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Sunday, April 21, 2013

Anandamide–CB1 Receptor Signaling Contributes to Postnatal Ethanol-Induced Neonatal Neurodegeneration, Adult Synaptic, and Memory Deficits

The transient exposure of immature rodents to ethanol during postnatal day 7 (P7), which is comparable with the third trimester in human pregnancy, induces synaptic dysfunctions. However, the molecular mechanisms underlying these dysfunctions are still poorly understood. Although the endocannabinoid system has been shown to be an important modulator of ethanol sensitivity in adult mice, its potential role in synaptic dysfunctions in mice exposed to ethanol during early brain development is not examined.

In this study, we investigated the potential role of endocannabinoids and the cannabinoid receptor type 1 (CB1R) in neonatal neurodegeneration and adult synaptic dysfunctions in mice exposed to ethanol at P7. Ethanol treatment at P7, which induces neurodegeneration, increased anandamide (AEA) but not 2-arachidonylglycerol biosynthesis and CB1R protein expression in the hippocampus and cortex, two brain areas that are important for memory formation and storage, respectively.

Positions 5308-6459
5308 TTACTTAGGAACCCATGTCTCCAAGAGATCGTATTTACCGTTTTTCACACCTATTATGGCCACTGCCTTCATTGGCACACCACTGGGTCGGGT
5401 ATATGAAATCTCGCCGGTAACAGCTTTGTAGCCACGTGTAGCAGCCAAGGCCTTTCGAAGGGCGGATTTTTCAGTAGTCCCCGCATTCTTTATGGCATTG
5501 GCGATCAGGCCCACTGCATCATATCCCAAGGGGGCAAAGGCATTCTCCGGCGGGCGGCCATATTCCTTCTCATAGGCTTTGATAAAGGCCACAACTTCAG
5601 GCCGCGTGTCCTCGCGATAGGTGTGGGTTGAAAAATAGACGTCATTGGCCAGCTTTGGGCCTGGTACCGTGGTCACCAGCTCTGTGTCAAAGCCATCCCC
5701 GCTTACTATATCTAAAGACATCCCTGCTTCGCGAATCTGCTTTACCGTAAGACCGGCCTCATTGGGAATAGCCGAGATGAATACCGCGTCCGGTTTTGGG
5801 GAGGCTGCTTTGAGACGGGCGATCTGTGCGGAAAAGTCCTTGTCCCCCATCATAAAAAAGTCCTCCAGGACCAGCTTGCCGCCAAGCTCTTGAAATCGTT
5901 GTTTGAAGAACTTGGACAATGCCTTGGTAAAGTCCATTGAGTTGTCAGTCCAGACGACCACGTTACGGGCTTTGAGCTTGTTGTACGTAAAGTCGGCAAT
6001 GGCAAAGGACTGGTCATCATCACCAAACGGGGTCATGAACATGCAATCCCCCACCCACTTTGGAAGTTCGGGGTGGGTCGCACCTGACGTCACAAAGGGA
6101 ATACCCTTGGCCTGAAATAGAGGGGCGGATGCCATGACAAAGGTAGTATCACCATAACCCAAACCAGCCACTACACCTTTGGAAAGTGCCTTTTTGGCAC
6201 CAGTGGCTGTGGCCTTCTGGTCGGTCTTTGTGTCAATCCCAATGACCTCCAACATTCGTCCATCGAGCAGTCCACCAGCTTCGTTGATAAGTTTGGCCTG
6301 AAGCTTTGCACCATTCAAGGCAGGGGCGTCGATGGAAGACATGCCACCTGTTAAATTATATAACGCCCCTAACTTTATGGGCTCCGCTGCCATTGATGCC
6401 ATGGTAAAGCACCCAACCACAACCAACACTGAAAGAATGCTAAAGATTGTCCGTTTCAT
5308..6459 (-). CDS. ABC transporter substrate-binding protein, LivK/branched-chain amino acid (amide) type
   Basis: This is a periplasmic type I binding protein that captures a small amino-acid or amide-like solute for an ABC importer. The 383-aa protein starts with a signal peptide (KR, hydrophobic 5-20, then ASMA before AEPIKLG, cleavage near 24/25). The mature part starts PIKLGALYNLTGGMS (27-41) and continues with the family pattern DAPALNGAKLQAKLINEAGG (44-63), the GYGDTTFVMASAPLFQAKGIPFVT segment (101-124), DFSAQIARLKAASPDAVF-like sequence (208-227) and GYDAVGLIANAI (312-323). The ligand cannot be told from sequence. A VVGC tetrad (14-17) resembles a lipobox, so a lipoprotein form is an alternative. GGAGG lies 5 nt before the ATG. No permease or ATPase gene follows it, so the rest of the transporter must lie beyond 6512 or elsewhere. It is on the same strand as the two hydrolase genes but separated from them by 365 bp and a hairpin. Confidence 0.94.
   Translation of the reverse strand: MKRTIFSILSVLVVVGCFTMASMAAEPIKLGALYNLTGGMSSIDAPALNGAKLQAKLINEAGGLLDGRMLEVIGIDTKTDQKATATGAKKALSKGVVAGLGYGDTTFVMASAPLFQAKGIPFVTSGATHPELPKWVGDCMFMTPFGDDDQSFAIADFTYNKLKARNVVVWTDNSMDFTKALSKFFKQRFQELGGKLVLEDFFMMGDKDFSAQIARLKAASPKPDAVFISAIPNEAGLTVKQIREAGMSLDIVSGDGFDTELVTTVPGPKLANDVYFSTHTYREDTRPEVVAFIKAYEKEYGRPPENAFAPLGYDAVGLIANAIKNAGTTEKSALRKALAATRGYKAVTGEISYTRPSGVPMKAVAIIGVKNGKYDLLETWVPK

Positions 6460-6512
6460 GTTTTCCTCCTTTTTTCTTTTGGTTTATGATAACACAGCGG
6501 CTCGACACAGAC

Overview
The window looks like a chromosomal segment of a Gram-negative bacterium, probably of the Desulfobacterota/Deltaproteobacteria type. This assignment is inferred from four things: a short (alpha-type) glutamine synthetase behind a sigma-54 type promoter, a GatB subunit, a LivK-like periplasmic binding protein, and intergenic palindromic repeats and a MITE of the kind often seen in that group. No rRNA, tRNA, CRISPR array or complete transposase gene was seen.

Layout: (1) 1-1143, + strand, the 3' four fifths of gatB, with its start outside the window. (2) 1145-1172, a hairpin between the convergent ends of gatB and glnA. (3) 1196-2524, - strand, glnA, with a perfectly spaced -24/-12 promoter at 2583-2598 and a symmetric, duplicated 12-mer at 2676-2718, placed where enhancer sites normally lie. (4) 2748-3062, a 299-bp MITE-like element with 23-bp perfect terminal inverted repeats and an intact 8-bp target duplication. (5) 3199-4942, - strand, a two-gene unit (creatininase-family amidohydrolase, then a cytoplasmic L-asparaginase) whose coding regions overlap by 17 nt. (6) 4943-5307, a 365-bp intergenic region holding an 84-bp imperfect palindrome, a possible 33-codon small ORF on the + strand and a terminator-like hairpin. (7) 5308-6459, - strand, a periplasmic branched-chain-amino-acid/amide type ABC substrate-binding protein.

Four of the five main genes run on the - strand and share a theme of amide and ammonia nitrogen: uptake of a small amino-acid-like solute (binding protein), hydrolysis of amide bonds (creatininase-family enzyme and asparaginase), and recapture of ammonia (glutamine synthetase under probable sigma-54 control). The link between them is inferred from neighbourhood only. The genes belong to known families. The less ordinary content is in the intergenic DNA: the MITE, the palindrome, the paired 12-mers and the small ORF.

N-Arachidonoyl phosphatidylethanolamine–phospholipase D (NAPE–PLD), glycerophosphodiesterase (GDE1), and CB1R protein expression were enhanced by transcriptional activation of the genes encoding NAPE–PLD, GDE1, and CB1R proteins, respectively. In addition, ethanol inhibited ERK1/2 and AKT phosphorylation.

The blockade of CB1Rs before ethanol treatment at P7 relieved ERK1/2 but not AKT phosphorylation and prevented neurodegeneration. CB1R knock-out mice exhibited no ethanol-induced neurodegeneration and inhibition of ERK1/2 phosphorylation. The protective effects of CB1R blockade through pharmacological or genetic deletion resulted in normal adult synaptic plasticity and novel object recognition memory in mice exposed to ethanol at P7.

The AEA/CB1R/pERK1/2 signaling pathway may be directly responsible for the synaptic and memory deficits associated with fetal alcohol spectrum disorders.

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